• Marcia

    I just returned from a month in Guatemala. One week I stayed with a Guatemalan grandmother, Lidia. She spoke no English yet we still had a wonderful time cooking together on her little ranchito near Coban. We made delicious tamales with rice instead of corn masa. We used two layers of large green leaves, each different and neither banana. There we were able to buy the leaves fresh in the outdoor markets. I was trying to refresh my memory of that recipe when I landed on this recipe. I haven’t tried these yet, but I have to say the rice tamales are the best I’ve tasted in my 50 years of loving the Mexican cuisine of my native California and travels in Mexico. I’m happy to find the blogs here. I’m going to turn my search to the asian glutenous rice and see if I can refresh my memories from there. If it works I’ll share my results here… the first rice tamales on line perhaps?

  • Renata

    Dear Elise:

    I would like to give you my very humble advise…
    The way you are doing tamales is ok, however you must notice they are a little dry (the masa)… traditional tamales recipes have lard as a key ingredient, if you don’t want to use it you can use shortening.
    The ratio should be 1 kilo of maseca and 1/2 kilo of shortening. The way you prepare it is beating the shortening on high speed until it is light and fluffy, then kneading it into the masa already hydrated.

    My grandmother cuts the shortening in the maseca and after that she adds stock or water to the masa. Beating is the ‘modern’ way to do it and you will not end having that uncomfortable feeling of grease on your palate.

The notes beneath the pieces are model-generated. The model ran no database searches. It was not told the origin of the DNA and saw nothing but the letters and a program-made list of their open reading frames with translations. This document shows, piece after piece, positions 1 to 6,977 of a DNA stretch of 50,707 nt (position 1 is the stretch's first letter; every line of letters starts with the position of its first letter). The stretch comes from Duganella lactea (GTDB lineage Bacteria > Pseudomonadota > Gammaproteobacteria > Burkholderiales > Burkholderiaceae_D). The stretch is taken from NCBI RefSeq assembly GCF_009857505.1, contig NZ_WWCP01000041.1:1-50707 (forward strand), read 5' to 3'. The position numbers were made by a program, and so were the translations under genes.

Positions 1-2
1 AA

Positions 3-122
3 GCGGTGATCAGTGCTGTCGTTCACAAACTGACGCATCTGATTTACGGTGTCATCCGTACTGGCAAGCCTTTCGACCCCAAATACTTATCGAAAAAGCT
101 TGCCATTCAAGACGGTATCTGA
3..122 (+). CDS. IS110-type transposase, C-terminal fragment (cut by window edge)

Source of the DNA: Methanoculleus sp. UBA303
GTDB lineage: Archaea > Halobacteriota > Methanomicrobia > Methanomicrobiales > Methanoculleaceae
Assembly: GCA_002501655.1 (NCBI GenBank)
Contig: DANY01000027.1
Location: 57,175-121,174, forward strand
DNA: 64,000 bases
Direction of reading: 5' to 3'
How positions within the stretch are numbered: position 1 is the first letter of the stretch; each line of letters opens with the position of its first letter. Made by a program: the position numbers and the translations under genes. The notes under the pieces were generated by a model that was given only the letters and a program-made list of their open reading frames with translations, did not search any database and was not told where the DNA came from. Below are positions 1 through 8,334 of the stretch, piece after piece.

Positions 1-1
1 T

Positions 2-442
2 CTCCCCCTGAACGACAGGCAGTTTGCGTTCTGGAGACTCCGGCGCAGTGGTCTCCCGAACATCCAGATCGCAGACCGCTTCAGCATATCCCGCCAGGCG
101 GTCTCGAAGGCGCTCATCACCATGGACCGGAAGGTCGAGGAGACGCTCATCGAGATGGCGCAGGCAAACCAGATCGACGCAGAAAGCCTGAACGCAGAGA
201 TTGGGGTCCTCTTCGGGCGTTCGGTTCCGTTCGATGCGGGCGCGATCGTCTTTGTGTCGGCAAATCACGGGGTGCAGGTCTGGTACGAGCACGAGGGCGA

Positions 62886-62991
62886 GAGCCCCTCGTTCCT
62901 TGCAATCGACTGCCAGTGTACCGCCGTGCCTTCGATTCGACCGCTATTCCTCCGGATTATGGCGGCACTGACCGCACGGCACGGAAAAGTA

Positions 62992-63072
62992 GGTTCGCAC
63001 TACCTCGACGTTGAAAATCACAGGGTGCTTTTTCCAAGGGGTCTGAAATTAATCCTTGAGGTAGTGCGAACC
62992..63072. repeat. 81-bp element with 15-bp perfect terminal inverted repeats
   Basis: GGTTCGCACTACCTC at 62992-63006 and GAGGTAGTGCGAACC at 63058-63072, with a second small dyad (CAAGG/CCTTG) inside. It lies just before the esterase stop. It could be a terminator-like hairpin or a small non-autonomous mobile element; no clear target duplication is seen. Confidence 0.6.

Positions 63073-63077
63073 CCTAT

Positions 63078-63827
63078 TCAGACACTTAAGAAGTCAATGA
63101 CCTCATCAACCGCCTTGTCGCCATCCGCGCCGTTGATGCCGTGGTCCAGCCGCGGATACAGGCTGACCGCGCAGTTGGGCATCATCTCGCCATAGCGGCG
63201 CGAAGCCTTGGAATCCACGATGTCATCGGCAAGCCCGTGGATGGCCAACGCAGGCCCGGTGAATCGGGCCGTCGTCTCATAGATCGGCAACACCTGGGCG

I highly recommend you to try this recipe again adding the shortening, you’ll be surprised how moist and shiny will your tamales turn out, they even taste better. I am so glad to read that you are not a ‘light’ or ‘low fat’ cooking person… it takes all the flavor out of the food… and consistency too, as you will find if you try this way of making tamales.

    Thank you for your wonderful blog, from Mexico City.

  • kathy

    I found your site after running out of corn husks here in Quintana Roo (Mexico). Luckilly, we have bananas growing everywhere. I’ve always seen the flat square type of tamal with banana leaves but didn’t know exactly how to tie them. From my experience today, I found you can roll them very similar to corn husks and not tie them (but they won’t be square packages). Without your site I’m not sure I would have had the patience to keep trying to figure it out.

  • Kate

    Hi Elise,

    I am in grad school, and my husband and I have very little time to prepare meals ourselves. I have always loved the idea of cooking but have never been very good at it.
    I want to thank you so much for your wonderful recipes! We have made home cooked meals all week using the recipes on your blog. I made these tamales today, and they are so good! I am quite pleased with myself. I used fresh banana leaves which were pretty difficult to work with at first. Your advise was great.

    Thanks again, it is such a joy to visit your blog!


  • Elise Bauer

    Hi Steph – I stand corrected on my assertion that there is no substitute for masa harina, thank you! I’ve never heard of making them with rice or potatoes. Sounds wonderful.

  • steph

    Hi Elise,

    I was excited to see this Tamale recipe as my parents are from Guatemala. These tamales are called paches there and the dough is made with either rice or potatoes instead of masa. Either way they are out of this world. Thanks for posting this recipe. I like for others to be aware that tamales are made more than one way and that central america has great food to offer!!

  • Elise Bauer

    Hi Wendy – Almost any Asian market will carry banana leaves, usually frozen. Tamales themselves can be wrapped with other things, even avocado leaves, but more commonly dried corn husks. Do a search for tamales using to find what other food bloggers have written about making tamales.